• Thanks for another video. I watch day and night and can’t wait until you receive my numbers. I just acquired a PLOC in anticipation of response. God bless

  • I am a bit confused if the initial monthly expense is 1633 and you pay that chunk how do your expenses go down to 1260??

  • Great video… . My question is using the help I get the chunk amount that is used towards the mortgage…. But would we keep paying the regular mortgage payments too? Meaning, every month do we still pay the regular mortgage bill ontop of the chuck payment we payed towards principal?

  • Got approved for a line of credit from Bethpage today. 15K. However, the rep said I can't use the account to set up for direct deposit with my employer. I hear in videos people say to set up the loc account for direct deposit so that my salary goes directly into paying it off…

  • I got 500 cash flow a month the only debt i have is a 315k mortgage whats your advice? I got a 5k line of credit im gonna start putting that towards the princle but gonna take me at least 11 months to pay back that loan. Anything else i can do? Whats your advice bro

  • I watched several other videos about Velocity Banking, two of which were excellent. And the only reason I decided to watch this video was because I wanted to see it play out with different numbers (a lower income, and less cash flow). But you lost me at 3.46 minutes and I have no clue what you're talking about.

  • You didn't explain her credit limit on her credit card. I'm assuming her credit line on her credit card you're using for this example was more than $2,000?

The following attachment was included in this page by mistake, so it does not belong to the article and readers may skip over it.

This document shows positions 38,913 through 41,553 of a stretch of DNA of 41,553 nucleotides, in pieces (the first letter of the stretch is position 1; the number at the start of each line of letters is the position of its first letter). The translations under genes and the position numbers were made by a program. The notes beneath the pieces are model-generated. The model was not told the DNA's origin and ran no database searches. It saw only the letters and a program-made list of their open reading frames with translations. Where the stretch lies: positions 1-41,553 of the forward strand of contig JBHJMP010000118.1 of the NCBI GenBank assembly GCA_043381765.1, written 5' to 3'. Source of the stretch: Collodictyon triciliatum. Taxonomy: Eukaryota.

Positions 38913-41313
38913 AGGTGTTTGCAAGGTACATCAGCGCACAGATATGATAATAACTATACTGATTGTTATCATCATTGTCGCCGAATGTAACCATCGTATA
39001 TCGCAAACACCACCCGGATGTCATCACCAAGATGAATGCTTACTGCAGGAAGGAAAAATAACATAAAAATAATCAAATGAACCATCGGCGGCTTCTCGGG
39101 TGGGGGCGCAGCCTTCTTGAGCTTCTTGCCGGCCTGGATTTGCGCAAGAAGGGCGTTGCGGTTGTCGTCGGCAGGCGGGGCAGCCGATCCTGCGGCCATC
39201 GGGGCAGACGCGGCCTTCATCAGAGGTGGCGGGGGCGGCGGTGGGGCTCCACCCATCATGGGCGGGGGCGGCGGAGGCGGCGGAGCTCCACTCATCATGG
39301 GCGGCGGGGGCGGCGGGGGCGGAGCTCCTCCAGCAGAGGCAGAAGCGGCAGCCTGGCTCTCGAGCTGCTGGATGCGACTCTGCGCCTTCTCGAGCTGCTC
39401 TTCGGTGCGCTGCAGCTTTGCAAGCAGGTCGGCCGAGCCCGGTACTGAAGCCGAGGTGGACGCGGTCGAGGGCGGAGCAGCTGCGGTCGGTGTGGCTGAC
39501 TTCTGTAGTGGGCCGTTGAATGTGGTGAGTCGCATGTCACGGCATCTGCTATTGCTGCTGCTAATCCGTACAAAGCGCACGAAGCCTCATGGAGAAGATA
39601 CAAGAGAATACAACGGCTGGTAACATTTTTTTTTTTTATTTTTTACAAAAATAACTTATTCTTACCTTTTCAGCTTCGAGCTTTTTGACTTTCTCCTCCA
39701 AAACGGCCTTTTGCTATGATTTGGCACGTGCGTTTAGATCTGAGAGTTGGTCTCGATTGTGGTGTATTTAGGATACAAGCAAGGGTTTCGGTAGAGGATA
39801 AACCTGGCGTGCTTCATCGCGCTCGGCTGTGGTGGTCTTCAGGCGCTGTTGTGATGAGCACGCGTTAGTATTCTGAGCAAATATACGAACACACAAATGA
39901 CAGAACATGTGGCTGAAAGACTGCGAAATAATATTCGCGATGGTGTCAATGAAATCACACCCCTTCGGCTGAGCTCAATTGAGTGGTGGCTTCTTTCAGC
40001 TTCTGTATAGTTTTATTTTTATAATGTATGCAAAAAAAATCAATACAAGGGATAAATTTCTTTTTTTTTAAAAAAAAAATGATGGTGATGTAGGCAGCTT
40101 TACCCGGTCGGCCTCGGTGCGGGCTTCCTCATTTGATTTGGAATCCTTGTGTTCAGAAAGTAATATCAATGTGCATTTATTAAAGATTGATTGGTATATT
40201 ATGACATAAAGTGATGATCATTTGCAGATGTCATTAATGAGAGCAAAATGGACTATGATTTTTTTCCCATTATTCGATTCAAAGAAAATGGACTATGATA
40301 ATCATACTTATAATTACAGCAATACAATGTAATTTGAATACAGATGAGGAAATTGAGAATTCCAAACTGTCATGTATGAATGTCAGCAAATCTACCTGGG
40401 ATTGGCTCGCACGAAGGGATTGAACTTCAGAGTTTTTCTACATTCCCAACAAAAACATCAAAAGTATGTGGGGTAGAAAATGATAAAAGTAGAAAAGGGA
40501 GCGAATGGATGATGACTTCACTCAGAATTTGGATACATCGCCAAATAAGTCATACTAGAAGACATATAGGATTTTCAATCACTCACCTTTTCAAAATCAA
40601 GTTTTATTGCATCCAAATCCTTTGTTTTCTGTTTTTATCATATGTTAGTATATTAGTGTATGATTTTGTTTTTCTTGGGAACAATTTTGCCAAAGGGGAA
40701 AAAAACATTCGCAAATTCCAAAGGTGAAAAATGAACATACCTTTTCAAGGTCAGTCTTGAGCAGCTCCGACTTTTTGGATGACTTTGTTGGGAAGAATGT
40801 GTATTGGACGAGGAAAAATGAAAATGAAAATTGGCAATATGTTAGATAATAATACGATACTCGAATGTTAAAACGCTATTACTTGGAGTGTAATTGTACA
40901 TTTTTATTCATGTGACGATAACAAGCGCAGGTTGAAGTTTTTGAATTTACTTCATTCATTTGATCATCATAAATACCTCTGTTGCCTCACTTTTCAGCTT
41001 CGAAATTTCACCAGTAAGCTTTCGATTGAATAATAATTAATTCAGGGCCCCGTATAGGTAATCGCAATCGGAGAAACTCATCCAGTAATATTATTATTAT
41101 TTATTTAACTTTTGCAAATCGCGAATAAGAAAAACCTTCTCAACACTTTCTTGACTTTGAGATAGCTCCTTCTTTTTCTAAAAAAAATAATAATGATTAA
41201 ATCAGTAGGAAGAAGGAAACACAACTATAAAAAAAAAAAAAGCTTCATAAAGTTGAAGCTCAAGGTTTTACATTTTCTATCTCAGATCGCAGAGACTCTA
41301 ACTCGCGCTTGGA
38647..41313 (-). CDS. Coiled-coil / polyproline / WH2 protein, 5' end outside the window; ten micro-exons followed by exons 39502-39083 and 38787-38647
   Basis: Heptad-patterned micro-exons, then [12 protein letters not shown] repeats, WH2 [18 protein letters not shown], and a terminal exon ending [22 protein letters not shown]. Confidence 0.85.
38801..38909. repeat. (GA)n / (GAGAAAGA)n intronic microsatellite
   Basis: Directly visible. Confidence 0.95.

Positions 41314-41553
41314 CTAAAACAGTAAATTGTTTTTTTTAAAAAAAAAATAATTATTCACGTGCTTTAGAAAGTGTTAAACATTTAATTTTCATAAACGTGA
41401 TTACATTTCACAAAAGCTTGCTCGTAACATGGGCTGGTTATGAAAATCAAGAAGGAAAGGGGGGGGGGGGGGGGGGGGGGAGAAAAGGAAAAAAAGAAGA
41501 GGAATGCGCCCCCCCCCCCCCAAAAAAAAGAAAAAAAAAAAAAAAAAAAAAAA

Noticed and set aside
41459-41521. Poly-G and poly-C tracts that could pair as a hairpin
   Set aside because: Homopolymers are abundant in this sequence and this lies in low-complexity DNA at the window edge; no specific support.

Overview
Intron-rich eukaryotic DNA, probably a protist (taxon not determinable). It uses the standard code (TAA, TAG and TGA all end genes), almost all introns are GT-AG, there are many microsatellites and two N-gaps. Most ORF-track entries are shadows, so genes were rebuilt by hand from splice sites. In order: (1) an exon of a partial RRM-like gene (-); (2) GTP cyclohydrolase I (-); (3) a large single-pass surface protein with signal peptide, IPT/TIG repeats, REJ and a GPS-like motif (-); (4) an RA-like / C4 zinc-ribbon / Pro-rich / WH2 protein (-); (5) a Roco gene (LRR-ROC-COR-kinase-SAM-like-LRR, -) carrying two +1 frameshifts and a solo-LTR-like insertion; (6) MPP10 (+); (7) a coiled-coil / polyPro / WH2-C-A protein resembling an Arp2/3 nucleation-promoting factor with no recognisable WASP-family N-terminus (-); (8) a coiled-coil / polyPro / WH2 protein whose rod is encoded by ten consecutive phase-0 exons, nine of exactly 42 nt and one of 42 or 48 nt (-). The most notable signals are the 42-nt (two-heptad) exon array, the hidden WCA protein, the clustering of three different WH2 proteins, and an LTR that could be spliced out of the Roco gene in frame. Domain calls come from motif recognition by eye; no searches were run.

• I wish I would have stuck to it, so crazy to think I was actually doing this without knowing it was an actual concept. Man, thank you so much for teaching!!

  • I think I have a dumb question. What do you do with your cash flow money? Does it go into the LOC or does it stay in checking/savings?

  • Once the heloc is paid off after chunking, do you pay off expenses for that month and wait another month to chunk again? I'm getting stuck on the final payment, and when I can chunk again without affecting the $$ for my expenses since those will still be due for the month after my paycheck pays off the balance. Hope that makes sense.

  • Not really getting month 2 clearly, my apologies. So when she gets that new credit card balance of 1399.03, how much is going to be chunked against it? Will she have money left over and if so, where does it go? Do you take the 1260 in expenses and subtract it from the cc balance of 1399.03? I got lost here lol

  • I have no idea what you are trying to communicate because you are speaking in half sentences and you do not finish your thoughts. Sorry.